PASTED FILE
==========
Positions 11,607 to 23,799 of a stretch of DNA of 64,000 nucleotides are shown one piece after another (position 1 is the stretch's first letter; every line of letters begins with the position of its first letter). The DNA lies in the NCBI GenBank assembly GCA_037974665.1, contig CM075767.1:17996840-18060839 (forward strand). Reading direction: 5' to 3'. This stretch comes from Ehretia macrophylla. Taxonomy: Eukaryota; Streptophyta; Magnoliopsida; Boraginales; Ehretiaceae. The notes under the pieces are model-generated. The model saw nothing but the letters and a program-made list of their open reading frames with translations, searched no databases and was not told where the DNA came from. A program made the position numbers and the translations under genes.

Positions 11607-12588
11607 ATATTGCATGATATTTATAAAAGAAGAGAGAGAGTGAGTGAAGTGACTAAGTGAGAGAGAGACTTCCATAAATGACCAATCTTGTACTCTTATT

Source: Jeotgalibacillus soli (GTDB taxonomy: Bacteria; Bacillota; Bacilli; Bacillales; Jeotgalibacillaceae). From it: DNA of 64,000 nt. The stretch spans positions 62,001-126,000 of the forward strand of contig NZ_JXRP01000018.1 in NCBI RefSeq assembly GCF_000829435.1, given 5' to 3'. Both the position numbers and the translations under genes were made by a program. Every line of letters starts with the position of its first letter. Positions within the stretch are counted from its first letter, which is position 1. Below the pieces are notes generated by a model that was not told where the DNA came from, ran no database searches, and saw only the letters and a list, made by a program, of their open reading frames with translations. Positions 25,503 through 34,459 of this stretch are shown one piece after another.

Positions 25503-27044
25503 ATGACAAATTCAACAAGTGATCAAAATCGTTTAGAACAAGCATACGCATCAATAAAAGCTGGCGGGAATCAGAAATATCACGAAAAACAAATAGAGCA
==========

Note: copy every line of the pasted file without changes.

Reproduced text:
Positions 11,607 to 23,799 of a stretch of DNA of 64,000 nucleotides are shown one piece after another (position 1 is the stretch's first letter; every line of letters begins with the position of its first letter). The DNA lies in the NCBI GenBank assembly GCA_037974665.1, contig CM075767.1:17996840-18060839 (forward strand). Reading direction: 5' to 3'. This stretch comes from Ehretia macrophylla. Taxonomy: Eukaryota; Streptophyta; Magnoliopsida; Boraginales; Ehretiaceae. The notes under the pieces are model-generated. The model saw nothing but the letters and a program-made list of their open reading frames with translations, searched no databases and was not told where the DNA came from. A program made the position numbers and the translations under genes.

Positions 11607-12588
11607 ATATTGCATGATATTTATAAAAGAAGAGAGAGAGTGAGTGAAGTGACTAAGTGAGAGAGAGACTTCCATAAATGACCAATCTTGTACTCTTATT

Source: Jeotgalibacillus soli (GTDB taxonomy: Bacteria; Bacillota; Bacilli; Bacillales; Jeotgalibacillaceae). From it: DNA of 64,000 nt. The stretch spans positions 62,001-126,000 of the forward strand of contig NZ_JXRP01000018.1 in NCBI RefSeq assembly GCF_000829435.1, given 5' to 3'. Both the position numbers and the translations under genes were made by a program. Every line of letters starts with the position of its first letter. Positions within the stretch are counted from its first letter, which is position 1. Below the pieces are notes generated by a model that was not told where the DNA came from, ran no database searches, and saw only the letters and a list, made by a program, of their open reading frames with translations. Positions 25,503 through 34,459 of this stretch are shown one piece after another.

Positions 25503-27044
25503 ATGACAAATTCAACAAGTGATCAAAATCGTTTAGAACAAGCATACGCATCAATAAAAGCTGGCGGGAATCAGAAATATCACGAAAAACAAATAGAGCA